Instead, he growled, “You know, stars are just God wrapping us in a blanket with holes in it.”

I, of course, found that wildly poetic anyways.

“That’s beautiful.”

“No,” he corrected me, “God’s trying to smother us. It is postpartum depression.”

“At least he left a few holes in for us to breathe.”

“He’s mending them all the time.”

Secretly, I wondered to myself if that’s why I feel safer in nature than I do in the heart of a city. At least here I can see evidence of offered air. Maybe, if you believe my watch team leader, it is due solely to a lazy God making his way around the globe, but for now, with all these holes staring down at me, the ocean seems like a pretty safe place to be.

Next, once the sky had a chance to sink deep enough into our skin, to line up it’s lights up with our freckles, next it was the waves. Bioluminescent waves. In the ocean, there is a certain type of plankton that, when met with motion, light up electric blue and bright. Cascades of water sliding off the boat hit the dark depth beneath and blend from bright blue to black. Like the blanket above, the water blanket stretches miles and miles around us and beneath us, yet right where we meet the air, chemical reactions cause a million shards of bright to trace our every move. In our wake, there are particles the color of the brightest fire. Above our heads, a window of ripped air sends in small bursts of bright. In the middle of the ocean, it seems, there is nothing but dark, light and the places they meet.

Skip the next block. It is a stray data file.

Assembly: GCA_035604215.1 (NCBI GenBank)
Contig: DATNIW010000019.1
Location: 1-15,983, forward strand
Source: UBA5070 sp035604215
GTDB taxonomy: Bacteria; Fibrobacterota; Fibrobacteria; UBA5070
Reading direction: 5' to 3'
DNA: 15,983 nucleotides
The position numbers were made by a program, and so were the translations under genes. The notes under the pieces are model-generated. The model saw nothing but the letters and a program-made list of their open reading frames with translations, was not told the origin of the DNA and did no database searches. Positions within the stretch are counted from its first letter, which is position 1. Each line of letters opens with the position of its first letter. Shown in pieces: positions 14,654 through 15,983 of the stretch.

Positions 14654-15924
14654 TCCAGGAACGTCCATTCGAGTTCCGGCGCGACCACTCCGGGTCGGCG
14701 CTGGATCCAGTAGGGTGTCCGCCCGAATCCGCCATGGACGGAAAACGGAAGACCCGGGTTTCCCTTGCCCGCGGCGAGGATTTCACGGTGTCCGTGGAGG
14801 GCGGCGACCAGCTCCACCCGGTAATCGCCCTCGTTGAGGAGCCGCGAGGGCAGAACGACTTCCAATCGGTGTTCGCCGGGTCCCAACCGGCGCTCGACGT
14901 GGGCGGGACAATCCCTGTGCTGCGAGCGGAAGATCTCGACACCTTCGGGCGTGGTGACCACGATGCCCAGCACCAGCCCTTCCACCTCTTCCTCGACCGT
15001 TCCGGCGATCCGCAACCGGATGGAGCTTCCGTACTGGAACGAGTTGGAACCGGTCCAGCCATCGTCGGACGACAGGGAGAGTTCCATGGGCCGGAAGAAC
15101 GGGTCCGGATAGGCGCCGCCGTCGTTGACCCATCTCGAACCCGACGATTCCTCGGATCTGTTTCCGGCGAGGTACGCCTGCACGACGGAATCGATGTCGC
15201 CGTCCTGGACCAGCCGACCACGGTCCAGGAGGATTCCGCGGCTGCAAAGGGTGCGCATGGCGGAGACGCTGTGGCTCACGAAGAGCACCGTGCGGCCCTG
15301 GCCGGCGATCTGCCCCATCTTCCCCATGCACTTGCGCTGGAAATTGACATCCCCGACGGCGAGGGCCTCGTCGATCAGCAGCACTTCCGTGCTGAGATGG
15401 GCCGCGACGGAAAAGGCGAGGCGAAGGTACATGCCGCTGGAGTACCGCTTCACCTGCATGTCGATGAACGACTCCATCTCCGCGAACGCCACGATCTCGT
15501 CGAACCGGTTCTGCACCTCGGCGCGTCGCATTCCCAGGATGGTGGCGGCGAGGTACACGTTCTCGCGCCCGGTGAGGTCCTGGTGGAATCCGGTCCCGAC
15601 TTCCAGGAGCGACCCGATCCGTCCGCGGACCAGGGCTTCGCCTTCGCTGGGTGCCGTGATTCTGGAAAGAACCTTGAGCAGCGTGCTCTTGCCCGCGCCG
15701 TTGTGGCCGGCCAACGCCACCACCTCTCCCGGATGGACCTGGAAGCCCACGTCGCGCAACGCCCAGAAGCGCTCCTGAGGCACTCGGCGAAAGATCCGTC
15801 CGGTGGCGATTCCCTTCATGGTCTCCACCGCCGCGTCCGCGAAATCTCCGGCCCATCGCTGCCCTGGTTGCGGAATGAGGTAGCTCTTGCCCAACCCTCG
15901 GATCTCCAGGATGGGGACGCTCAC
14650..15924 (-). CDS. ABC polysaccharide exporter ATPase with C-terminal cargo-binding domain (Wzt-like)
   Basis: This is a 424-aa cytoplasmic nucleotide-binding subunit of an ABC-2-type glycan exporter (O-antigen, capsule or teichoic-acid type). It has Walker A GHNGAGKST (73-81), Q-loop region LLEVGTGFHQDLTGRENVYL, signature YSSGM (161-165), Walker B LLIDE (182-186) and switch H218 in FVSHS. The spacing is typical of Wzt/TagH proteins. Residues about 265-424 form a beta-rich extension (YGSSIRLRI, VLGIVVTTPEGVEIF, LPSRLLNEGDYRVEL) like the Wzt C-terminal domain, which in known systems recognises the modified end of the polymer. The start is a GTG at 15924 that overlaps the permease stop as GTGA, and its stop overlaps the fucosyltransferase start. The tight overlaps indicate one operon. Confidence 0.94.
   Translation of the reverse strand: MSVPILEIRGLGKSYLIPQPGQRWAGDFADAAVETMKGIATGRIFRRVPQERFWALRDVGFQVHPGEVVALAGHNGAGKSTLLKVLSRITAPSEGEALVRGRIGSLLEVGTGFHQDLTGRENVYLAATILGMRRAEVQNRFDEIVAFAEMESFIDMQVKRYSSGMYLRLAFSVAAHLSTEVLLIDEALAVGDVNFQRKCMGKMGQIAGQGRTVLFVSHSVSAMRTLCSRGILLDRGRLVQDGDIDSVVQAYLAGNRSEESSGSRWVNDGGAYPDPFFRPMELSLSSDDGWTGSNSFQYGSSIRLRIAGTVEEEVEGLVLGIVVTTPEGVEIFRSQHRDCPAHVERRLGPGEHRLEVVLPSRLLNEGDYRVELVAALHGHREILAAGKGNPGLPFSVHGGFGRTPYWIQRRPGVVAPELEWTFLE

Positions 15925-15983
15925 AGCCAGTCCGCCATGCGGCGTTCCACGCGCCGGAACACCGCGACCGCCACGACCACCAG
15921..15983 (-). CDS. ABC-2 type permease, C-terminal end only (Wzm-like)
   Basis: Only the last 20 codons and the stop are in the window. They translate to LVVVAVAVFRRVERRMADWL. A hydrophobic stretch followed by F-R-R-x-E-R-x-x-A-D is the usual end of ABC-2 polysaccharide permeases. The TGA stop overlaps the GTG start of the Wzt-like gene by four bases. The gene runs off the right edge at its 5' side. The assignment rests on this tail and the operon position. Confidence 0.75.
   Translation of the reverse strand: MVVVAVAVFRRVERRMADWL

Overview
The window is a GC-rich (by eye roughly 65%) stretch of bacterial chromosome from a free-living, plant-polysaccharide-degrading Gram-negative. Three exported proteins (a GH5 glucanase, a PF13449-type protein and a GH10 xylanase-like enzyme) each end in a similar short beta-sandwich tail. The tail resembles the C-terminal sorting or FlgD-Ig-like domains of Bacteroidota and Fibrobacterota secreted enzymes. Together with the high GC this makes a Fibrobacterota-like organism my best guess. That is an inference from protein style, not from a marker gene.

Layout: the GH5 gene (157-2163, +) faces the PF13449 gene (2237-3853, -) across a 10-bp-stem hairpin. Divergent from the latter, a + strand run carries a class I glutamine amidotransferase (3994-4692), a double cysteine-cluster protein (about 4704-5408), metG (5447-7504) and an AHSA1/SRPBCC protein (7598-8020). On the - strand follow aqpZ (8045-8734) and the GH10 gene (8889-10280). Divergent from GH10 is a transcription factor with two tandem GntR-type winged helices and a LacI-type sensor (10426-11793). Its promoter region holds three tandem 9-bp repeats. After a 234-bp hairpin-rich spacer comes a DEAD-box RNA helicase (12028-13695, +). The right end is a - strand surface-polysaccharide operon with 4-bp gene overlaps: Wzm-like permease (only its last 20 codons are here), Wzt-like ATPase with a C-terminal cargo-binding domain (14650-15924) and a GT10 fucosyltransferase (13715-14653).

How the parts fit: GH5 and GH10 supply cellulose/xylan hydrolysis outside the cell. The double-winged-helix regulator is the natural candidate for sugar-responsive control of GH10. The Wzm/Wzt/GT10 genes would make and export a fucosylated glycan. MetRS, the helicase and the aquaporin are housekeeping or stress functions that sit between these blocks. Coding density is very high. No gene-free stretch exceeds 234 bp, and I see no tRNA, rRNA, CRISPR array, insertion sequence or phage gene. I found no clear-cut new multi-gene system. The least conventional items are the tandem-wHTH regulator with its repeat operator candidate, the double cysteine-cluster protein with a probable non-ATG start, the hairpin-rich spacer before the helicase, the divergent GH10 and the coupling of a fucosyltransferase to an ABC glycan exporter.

Later, that night, Morgan and I sat with legs over the rail and tethers clipped behind us, and flipped our heads between the sky and sea, watching the light reflect in every surface our eyes found. There were shooting stars, which is important only because of the reflection, the reciprocation. From across the water, we saw them, except we didn’t see them at all. We just saw light. Streams of light moving toward us through the dark water. Bubbles and light and glowing from beneath the surface. We only knew they were dolphins, huge gleaming sheets of muscle, when they broke the surface. And when we saw their tails, wide paddles sorting the water on either side of them, glowing with every movement. The bioluminescent light had found the dolphins as well, so that their every movement looked like a light show. Morgan and I, we sat with our feet over the edge, and we watched. We watched them jump and leap and watched the light slide of their skin back into the water, we watched them crisscross under our feet, we watched them speed towards us, we watched them speed away. When they left, it was a mix of silence and speed, all of our words and none of them all at once. Morgan said, “How do we keep this moment?” I told her we would. We would keep it. And I would write it down. This is why we’re here.

I feel as if I am witnessing conversations between forces I wasn’t supposed to recognize. Like I am understanding, or rather recognizing sounds, in a language I never should have learned. Like I am privy to the whispered words of something I barely understand, but feel anyways. If these three months are filled with more moments of conversation, of words exchanged in the silent way they were in that moment, I am (as always) exactly where I am supposed to be.